Matt' Johnson / Flickr

It's not anti-transit or anti-rail driving the skepticism; it's anti-bad rail transit.

Since the U.S. streetcar revival relies heavily on transportation subsidies, it's only fair to expect the latest wave of streetcar lines to produce benefits related to (wait for it) transportation. But the new systems in operation—ten by the latest tally, with a few dozen more being planned—have left much to be desired on that seemingly essential count. Notwithstanding the legacy system in New Orleans, the best evidence to date places streetcars somewhat outside the transit network, more a tool for tourism than city mobility.

The most commonly cited problem with new streetcars—Matt Yglesias calls it the "original sin"—is that they tend to run in mixed traffic alongside cars. The resulting slow speeds, combined with the relatively short length of the lines (often just a mile or two), means many potential riders could sooner reach their destination by foot. Streetcar advocates say slow speeds are not only beside the point but part of the charm, which might be true, so long as riders don't have somewhere to be.

But the problem goes beyond infrastructure design to service itself. Very few next-generation streetcar lines run with the sort of frequency that might counterbalance slow speeds or short distances. In a very smart post at his Transport Politic blog a couple weeks back, Yonah Freemark lamented that many U.S. streetcar (and, to be fair, light rail) systems built since 2000 fail to meet minimal service standards—often running just a few times an hour.

We pulled the nine streetcar lines from Freemark's service table and charted their frequencies below. (We've included Memphis, though Freemark doesn't identify it as a streetcar, and also Tacoma, which some consider part of the Sound Transit light rail system.) The peak column represents service between 8 and 9 a.m. The midday reflects frequency from noon to 1 p.m. The evening trains were measured from 9 to 10 at night.

CityLab

As the figures show, few U.S. streetcars run every 15 minutes, or four times an hour, which is generally considered the minimum standard for true show-up-and-go transit service that eliminates the need to check a schedule. Three systems (Little Rock, Salt Lake City, and Tampa) never hit that mark. Two others (Dallas and Portland, Oregon) only hit it at one of the three travel periods. The one (Seattle) that does meet the every-fifteen-minutes threshold at each period never exceeds it.

And again, that's the minimum standard. Good public transportation requires trains or buses to run every 10 or 12 minutes, five or six times an hour. Only two streetcars (Tacoma and Tucson) hit this mark. It's perhaps no coincidence that the brand new Tucson line also met its early ridership projections, even after ending a brief free-ride campaign and even before University of Arizona students were back on campus.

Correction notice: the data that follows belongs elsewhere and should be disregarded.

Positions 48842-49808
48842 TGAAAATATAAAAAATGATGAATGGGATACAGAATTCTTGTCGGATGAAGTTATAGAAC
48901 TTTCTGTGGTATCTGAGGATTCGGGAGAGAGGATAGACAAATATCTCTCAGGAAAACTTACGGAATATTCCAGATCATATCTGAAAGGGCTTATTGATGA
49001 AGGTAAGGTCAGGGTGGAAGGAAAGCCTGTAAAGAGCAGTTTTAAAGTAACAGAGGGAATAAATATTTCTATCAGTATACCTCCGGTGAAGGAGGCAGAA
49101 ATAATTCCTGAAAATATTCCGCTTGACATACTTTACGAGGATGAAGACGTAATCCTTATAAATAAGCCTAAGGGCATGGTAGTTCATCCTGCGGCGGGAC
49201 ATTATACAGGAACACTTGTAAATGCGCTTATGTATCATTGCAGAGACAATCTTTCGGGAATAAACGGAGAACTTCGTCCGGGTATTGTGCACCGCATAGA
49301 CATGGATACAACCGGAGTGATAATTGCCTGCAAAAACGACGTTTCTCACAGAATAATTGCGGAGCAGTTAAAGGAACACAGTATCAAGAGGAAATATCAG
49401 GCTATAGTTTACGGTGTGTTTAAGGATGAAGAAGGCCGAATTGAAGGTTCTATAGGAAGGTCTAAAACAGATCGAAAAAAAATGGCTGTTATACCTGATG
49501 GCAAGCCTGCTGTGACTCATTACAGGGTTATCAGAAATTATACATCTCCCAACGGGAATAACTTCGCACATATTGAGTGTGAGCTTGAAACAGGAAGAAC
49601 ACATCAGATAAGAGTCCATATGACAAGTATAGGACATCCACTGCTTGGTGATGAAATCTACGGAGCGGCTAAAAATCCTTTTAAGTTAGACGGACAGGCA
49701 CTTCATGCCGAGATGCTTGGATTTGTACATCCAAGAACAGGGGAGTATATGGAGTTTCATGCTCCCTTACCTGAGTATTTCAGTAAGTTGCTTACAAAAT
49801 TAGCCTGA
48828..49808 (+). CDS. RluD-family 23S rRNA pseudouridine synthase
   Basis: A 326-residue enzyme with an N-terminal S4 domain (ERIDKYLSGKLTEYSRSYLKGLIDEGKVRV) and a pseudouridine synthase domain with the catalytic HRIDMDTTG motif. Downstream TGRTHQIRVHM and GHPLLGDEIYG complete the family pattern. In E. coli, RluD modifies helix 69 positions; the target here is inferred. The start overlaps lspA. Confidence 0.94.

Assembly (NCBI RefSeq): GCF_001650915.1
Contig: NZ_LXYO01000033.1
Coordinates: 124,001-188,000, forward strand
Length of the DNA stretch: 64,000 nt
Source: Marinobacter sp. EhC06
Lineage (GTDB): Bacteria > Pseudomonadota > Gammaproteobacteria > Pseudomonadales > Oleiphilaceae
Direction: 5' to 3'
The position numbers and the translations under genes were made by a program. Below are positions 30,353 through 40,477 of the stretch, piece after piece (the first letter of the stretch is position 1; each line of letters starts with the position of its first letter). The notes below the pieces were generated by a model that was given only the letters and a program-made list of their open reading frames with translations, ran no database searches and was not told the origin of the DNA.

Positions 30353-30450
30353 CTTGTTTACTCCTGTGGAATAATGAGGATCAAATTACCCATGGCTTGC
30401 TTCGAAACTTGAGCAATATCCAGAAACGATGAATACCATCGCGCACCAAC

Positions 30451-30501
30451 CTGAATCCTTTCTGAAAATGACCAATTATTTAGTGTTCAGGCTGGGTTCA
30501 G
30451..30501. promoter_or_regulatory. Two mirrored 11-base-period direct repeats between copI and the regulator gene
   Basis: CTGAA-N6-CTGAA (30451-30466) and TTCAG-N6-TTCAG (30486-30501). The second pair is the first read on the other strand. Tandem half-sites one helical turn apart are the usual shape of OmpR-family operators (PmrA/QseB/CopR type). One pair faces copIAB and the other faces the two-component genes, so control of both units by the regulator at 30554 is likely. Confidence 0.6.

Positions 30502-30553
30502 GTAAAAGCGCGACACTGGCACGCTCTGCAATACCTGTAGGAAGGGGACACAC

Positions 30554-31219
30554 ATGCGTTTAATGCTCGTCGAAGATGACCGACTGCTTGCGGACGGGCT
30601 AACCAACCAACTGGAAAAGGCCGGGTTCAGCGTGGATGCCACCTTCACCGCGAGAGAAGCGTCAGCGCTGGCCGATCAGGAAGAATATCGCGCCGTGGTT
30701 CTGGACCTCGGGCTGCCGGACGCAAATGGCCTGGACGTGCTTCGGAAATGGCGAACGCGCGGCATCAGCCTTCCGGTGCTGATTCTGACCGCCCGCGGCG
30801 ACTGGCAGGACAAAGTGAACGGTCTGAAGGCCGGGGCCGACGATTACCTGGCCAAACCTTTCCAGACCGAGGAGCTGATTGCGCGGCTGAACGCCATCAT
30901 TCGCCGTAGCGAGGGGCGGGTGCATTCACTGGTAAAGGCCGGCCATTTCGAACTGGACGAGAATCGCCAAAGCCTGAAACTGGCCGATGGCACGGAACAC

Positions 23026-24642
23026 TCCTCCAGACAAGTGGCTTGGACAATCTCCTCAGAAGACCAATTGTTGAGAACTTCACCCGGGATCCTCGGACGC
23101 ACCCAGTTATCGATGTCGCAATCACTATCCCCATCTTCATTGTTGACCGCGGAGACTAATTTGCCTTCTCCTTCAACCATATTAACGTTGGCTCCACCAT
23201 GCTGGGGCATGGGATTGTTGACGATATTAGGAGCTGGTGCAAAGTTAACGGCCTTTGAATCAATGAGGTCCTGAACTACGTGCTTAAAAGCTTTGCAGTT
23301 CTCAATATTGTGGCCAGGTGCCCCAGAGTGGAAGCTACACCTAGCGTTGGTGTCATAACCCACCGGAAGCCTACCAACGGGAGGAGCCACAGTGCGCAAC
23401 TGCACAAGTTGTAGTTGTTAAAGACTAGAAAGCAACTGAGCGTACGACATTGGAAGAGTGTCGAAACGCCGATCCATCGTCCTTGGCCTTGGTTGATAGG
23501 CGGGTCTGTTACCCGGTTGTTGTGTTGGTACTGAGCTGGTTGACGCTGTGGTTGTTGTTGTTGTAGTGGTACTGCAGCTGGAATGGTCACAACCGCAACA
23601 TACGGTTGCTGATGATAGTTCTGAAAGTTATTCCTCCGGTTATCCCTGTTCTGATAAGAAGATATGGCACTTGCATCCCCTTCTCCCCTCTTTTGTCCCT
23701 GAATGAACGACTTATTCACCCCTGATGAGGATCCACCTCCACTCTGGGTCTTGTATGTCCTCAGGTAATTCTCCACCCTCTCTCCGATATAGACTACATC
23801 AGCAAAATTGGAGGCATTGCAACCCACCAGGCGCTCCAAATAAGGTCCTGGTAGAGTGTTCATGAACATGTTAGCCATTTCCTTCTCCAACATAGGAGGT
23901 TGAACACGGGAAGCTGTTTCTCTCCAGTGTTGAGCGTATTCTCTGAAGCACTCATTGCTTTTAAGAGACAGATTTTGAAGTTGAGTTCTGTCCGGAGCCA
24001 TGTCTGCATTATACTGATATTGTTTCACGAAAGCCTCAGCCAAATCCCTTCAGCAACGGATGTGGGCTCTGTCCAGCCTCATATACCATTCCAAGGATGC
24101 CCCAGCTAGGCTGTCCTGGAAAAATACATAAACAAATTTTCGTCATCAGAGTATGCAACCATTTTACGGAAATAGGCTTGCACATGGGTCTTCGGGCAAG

Compare these services to the high standard set by the historic and very functional system in New Orleans, where the St. Charles line runs every 9 minutes during morning peak, every 8 minutes at midday, and every 10 minutes at night. Frequency matters.

As streetcar skepticism grows louder, even among traditional transit advocates, there's some confusion about its source. Some mistake it for an anti-rail sentiment (a misperception perpetuated when critical pieces quote actual rail opponents, as the Economist recently did). In fact, the true spirit of the concern is not anti-rail or anti-transit but anti-bad rail transit. Here's transit advocate Bruce Nourish, writing at the Seattle Transit Blog, on the odd love affair between urbanists and streetcars (his emphasis):

The primary public policy problem of teeming, traffic-strangled West Coast cities like Seattle is to keep buses moving while we build out fast, high-capacity systems, permanently endowed with their own right-of-way. Streetcars — especially of the short-line, not-very-frequent variety we've built in Seattle — do not meaningfully bear on that goal, and it pains me to tally all the money that is misspent in building them, and the effort misplaced justifying and defending them.

To be clear: there's no inherent reason streetcars can't provide good mobility options for city residents. On the contrary, if they run in dedicated lanes and with high frequencies as part of a wider network, they can perform quite well. It's the way too many new streetcars are being deployed—as economic engines first and mobility tools second (if at all), even after being constructed with painfully limited transportation funding—that's inspiring much of the criticism.

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